We've written a fair amount about the arguments in favor of the Reproductive Parity Act, state legislation that would require any insurance company that covers maternity care to also cover abortion care, exempting any employer or insurance company that has a "moral" objection to abortion.
Yesterday, abortion opponents testified against the legislation. In addition to the usual arguments---abortion kills babies, requiring abortion coverage would violate the state constitutional right to free exercise of religion---there were a few fairly novel arguments, including the argument that contraception coverage "is not health care," the argument that businesses would stop coming to Washington if companies had to provide abortion care, and that women who want abortion coverage can just ask prospective employers, during a job interview, whether they provide it (and vice versa).
A few sample comments:
Pia de Solenni, a Seattle-based abortion opponent: "According to the [Centers for Disease Control], the top causes of death for women are heart disease and cancer. Neither of these is treated by abortion. In fact, neither fertility nor pregnancy is among the top causes of death for women. Health care should be about helping women live longer, healthier lives. Abortion only helps a woman to live a life without children. ...
"At the end of the day, abortion is not an essential part of health care. A woman's well-being does not have to be seen in opposition to the life of the fetus she is carrying. Approving [the bill] does nothing to improve women's health. It does, however, support a model of health care that sees fertility as a disease. As a woman, I reject such a model. As a business owner, I am opposed to legislation that would force me to support such a model and I am also opposed to legislation that would further jeopardize the economic stability of the state."
A representative from Human Life of Washington, an anti-abortion group with chapters throughout the state: "[This bill] will use the power of the state to coerce the people of the state … to violate their conscience by participating in insurance plans that provide abortion … [The bill] would mean the state would also force private business owners who oppose abortion on moral grounds their right to direct their own businesses according to their conscience. ... This bill mandates no choice to thousands of Washington citizens."
Seattle Catholic Church Archdiocese representative Paul Robertson:
"I can't see in any way how this is going to attract employers or encourage an entrepreneur to start a business, when you introduce legislation that compels an employer to do something they find morally repugnant. … Women have the opportunity now to purchase an abortion if they want, or to work with a company that provides those services."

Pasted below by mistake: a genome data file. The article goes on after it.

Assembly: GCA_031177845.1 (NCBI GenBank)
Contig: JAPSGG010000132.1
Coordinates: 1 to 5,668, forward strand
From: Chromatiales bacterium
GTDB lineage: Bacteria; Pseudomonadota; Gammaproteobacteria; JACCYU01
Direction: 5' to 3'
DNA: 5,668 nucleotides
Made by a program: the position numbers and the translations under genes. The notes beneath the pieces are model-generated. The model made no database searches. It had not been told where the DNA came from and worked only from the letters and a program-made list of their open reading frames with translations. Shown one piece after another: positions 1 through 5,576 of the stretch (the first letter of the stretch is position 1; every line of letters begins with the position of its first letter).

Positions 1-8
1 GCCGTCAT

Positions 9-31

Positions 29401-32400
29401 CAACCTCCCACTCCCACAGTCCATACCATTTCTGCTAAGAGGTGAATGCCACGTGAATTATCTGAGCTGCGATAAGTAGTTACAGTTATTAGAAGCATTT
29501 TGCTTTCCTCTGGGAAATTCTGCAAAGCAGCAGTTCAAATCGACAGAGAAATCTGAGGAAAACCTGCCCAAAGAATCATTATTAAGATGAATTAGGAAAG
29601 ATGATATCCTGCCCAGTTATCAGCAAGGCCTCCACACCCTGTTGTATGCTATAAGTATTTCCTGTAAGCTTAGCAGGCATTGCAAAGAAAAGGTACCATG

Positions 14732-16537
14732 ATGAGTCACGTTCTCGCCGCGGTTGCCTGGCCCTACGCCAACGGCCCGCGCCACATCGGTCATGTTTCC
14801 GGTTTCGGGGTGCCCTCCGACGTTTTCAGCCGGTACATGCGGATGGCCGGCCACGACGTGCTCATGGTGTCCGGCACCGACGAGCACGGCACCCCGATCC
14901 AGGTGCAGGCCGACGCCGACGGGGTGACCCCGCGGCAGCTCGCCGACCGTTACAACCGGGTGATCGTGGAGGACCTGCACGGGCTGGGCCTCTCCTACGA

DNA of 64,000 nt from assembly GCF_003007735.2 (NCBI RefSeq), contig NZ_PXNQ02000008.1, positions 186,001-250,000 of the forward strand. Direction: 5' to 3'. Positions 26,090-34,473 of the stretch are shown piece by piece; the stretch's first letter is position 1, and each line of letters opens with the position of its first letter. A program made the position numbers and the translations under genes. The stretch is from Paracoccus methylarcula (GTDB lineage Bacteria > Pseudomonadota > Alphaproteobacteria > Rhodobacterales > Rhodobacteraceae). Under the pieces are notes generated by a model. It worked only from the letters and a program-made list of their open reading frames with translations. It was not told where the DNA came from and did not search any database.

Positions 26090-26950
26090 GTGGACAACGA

Everyone knows where I stand on abortion and contraception coverage (I support it, on both economic and civil-liberties grounds), so I'll just offer one editorial comment. Those who argue against reproductive parity are making two equally problematic cases. First, they're arguing that any employer who opposes abortion on religious grounds should be able to choose employees based on whether they share that religious view. This seems to me like a clear example of discrimination on religious grounds, which is barred under both the Washington and US Constitutions.
Second, they argue that employees should be able to choose employers who "share their values" --- that is, employers whose health care plans do not cover abortions. That, of course, is an employee's prerogative, but it seems insanely impractical and unrealistic (particularly in an era of 9-percent unemployment) to suggest that prospective employees should ask prospective employers, in the context of a job interview, whether their health-care plan pays for abortions---or to refuse a job offer if, after being hired, they discover that their health care plan does pay for abortion care.
In reality, I don't think the anti-abortion side is really making the case for either point: They want abortion banned, period, for all women. But it's interesting to see the kind of pretzels they tie themselves into in an effort to make themselves sound like reasonable people just trying to protect the Constitution.